Unreal Choices: On The Feminine Mystique
In an afterword to the fiftieth anniversary edition of The Feminine Mystique, the novelist Anna Quindlen recalls seeing her mother, a housewife, sitting at the kitchen table engrossed in the book. I have no comparable memory, but I did inherit my mother’s paperback copy of Betty Friedan’s 1963 manifesto, complete with underlining and exclamation points.
The book might have been written expressly for her, an ambitious 1948 alumna of New York University who went on to do graduate work in English literature at Boston University and then at Radcliffe, where she earned top marks. By then, she was married to my father, a Harvard-trained physicist who had grown up a block away from her in Brooklyn’s Brighton Beach neighborhood.
When my father received a tenure offer from the University of Pennsylvania, my parents moved from Cambridge to Philadelphia, and then to the Main Line suburbs. They quickly had two daughters. And though my mother returned repeatedly to her dissertation on Samuel Richardson’s eighteenth-century epistolary novel Clarissa, she never finished it, and never embarked on the academic career for which she had once seemed destined. Instead, she buffed her floors to a high gloss, channeled her creativity into mosaics and dinner parties, and erupted periodically in angry outbursts that left the rest of the family cowering.
I first read The Feminine Mystique many years ago, probably in high school. I recalled it as pedantic and repetitive, less alluring and radical than later feminist classics by Germaine Greer (The Female Eunuch) and Shulamith Firestone (The Dialectic of Sex). By the 1970s, in my mother’s unhappy home, the lessons Friedan taught about the mystique—which equated womanhood with housekeeping and child-rearing—must have seemed all too obvious.
As a personality, Friedan was notoriously abrasive. As a leader, she had a contentious relationship with the organized women’s movement she helped found, fighting over sexual politics and the importance of family life (which, after divorcing in 1969, she still valued). But she would continue to speak and write about economic fairness, changing gender roles and aging, among other issues, and remained an important liberal voice until her death in 2006, on her eighty-fifth birthday. I interviewed her once at a National Organization for Women conference in Philadelphia, in 1987, and I remember only her brusqueness. Or maybe it was my fear.
Returning to The Feminine Mystique again recently, in my 50s, with a deeper empathy for the trajectory of my mother’s life, I was touched by the book more profoundly. It reminded me, once again, that my mother’s failures and disappointments were not hers alone, and that new generations of women still risked entrapment by the remnants of the mystique.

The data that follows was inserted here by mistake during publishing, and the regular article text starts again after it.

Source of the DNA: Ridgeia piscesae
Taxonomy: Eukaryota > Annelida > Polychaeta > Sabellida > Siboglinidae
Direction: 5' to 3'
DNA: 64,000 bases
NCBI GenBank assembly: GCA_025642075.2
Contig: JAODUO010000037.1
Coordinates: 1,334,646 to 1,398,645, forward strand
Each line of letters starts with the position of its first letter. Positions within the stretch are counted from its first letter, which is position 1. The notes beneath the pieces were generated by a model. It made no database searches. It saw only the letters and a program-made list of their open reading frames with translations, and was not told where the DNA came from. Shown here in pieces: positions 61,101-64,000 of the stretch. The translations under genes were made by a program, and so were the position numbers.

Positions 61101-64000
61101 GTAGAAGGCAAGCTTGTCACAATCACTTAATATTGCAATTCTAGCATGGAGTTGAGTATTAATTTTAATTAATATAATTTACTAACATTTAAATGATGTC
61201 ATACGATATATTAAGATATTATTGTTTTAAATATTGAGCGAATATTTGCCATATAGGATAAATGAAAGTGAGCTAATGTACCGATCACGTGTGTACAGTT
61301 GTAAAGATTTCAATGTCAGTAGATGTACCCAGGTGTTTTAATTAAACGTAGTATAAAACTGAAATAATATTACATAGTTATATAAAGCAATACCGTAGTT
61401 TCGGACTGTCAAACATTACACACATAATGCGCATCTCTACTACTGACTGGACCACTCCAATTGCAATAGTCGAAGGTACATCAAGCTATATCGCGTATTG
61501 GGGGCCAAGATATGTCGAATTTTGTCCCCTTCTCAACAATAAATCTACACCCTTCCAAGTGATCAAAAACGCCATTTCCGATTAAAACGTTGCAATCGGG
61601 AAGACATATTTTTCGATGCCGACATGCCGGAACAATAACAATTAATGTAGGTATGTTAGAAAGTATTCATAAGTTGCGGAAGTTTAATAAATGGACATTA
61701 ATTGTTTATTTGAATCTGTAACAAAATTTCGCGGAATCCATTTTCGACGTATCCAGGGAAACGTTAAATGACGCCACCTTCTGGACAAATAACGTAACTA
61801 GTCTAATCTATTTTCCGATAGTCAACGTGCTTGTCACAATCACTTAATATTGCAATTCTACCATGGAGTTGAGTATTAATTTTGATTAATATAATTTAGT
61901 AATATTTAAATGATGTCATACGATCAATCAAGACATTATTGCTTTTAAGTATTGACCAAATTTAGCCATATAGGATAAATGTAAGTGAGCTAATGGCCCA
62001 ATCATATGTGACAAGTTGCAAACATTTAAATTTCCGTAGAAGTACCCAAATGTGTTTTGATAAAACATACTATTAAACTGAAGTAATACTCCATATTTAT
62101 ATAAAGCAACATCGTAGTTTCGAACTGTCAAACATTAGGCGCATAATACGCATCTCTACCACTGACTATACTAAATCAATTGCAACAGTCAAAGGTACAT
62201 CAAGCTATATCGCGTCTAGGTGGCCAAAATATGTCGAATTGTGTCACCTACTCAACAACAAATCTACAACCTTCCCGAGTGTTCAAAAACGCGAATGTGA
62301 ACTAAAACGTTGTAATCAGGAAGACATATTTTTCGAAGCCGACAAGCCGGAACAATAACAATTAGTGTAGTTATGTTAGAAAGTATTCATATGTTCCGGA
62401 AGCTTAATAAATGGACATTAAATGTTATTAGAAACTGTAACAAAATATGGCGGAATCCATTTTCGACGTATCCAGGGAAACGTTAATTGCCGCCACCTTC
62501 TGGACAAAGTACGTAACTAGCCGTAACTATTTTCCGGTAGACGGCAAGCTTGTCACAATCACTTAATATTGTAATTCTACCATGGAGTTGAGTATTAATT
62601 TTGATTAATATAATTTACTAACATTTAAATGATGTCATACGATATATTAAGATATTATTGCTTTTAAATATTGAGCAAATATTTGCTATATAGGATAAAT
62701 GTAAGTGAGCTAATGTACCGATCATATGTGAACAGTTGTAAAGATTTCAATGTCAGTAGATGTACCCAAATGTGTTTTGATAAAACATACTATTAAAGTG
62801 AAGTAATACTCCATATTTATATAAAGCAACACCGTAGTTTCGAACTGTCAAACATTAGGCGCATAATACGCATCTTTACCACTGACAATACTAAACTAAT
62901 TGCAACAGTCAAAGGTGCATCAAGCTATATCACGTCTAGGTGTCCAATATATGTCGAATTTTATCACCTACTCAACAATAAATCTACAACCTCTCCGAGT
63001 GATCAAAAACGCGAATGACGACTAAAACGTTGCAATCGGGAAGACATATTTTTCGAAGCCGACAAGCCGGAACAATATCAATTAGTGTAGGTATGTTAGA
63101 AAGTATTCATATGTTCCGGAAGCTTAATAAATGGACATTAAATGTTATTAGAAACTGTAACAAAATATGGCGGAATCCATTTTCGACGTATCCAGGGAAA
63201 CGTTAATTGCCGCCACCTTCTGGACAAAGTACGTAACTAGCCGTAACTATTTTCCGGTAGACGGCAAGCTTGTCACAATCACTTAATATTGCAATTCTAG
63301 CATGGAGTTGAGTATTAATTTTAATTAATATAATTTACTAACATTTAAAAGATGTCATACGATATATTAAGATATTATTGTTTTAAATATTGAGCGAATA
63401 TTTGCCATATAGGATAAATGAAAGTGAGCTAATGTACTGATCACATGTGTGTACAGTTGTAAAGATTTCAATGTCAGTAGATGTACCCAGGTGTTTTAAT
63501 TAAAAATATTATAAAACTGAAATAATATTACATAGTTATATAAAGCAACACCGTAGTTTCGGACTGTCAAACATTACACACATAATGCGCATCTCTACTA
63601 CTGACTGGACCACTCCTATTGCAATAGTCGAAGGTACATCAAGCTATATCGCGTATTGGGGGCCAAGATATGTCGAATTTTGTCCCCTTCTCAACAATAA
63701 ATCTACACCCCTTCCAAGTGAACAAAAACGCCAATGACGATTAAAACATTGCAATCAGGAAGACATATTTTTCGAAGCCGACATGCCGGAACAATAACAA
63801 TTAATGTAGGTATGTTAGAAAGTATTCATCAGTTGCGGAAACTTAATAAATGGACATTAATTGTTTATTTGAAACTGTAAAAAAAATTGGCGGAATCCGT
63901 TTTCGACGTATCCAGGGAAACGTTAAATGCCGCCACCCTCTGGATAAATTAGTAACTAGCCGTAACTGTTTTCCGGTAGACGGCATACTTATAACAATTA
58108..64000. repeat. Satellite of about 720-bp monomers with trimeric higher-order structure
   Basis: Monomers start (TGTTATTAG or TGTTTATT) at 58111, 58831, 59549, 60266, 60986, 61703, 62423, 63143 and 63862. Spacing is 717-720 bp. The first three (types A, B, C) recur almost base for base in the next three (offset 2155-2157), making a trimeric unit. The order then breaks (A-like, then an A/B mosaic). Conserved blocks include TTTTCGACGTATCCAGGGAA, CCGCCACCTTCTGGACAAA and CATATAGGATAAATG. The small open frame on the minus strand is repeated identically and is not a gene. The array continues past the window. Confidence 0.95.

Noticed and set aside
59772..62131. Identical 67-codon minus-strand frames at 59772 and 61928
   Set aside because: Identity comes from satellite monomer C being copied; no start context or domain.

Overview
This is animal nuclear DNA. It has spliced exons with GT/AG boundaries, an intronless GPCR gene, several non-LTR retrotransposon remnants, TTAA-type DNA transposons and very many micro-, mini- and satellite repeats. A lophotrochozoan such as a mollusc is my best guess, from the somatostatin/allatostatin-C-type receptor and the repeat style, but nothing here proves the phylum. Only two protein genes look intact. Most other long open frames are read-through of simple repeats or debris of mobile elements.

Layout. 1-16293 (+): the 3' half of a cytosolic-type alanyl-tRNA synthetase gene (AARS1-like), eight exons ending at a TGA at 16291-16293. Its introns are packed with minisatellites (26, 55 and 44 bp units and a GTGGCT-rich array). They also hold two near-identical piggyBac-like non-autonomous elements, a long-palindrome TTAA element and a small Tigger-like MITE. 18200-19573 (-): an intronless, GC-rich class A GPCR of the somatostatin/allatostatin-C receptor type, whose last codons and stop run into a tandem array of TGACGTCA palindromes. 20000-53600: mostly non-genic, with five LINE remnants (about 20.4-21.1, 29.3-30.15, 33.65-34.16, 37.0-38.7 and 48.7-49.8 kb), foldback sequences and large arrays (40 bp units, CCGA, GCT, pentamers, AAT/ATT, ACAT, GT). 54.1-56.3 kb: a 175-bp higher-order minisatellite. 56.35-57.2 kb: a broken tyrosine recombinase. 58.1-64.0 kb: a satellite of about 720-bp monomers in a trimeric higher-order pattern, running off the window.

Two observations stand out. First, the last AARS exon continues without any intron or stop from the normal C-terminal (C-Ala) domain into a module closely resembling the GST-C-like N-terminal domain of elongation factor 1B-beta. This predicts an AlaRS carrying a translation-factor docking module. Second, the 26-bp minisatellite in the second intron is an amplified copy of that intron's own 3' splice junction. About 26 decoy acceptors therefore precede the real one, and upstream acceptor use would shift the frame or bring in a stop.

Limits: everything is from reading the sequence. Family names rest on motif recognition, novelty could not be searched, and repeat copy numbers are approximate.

These days, of course, women’s choices are both less constrained and less clear-cut. Yet they remain different from men’s. At the time of my twenty-fifth college reunion, in 2002, almost half the women in my class—which, by coincidence, included Friedan’s daughter, Emily—had stopped working full time, most likely because their husbands were making so much money. According to a class survey, the median income for male graduates working full time, as nearly all were, was an astounding $200,000.
The American media never seem to weary of publishing articles and books on why women can’t “have it all,” a yardstick almost never applied to men. A recent provocateur was foreign policy expert and Princeton professor Anne-Marie Slaughter, who complained in an Atlantic cover story about the excessive demands of high-level government service. But it was hard to summon up much sympathy: after quitting the State Department, Slaughter still enjoyed not just a thriving academic career but an accommodating husband, two sons and enough time to complain about this embarrassment of riches. Her article, with its cover image of a toddler in a briefcase, became a social media sensation, and now she has a book contract too.
However dubious Slaughter’s example, and however tired the phrase, “work-life balance” remains an obsessive and sometimes elusive goal for women, and increasingly for men as well. Many of my married or otherwise partnered women friends seem to be marooned in uncomfortable polarities. Some are at home, having given up paid work, wondering what, if anything, comes next. They talk of vague boredom or restlessness, subclinical variants of Friedan’s “problem that has no name.” Others, having been freed by feminism to claim their professional competence, are twenty-first-century superwomen. Anticipating the ballyhooed advice of Sheryl Sandberg, Facebook’s chief operating officer, they have already “leaned in,” and then some. While still shouldering the bulk of the housework and childcare (which the sociologist Arlie Hochschild famously dubbed “the second shift”), they find themselves supporting under- or unemployed men hampered by the economy, outdated skills, or a lack of focus or ambition.
Hanna Rosin highlighted this phenomenon in her recent book, The End of Men: And the Rise of Women, which also began as an Atlantic cover story. Don Peck’s Pinched: How the Great Recession Has Narrowed Our Futures and What We Can Do About It, yet another Atlantic offshoot, explored how hard times are affecting blue-collar workers and family dynamics. But the full story of this latest gender upheaval still awaits its definitive chronicler, its own Friedan.
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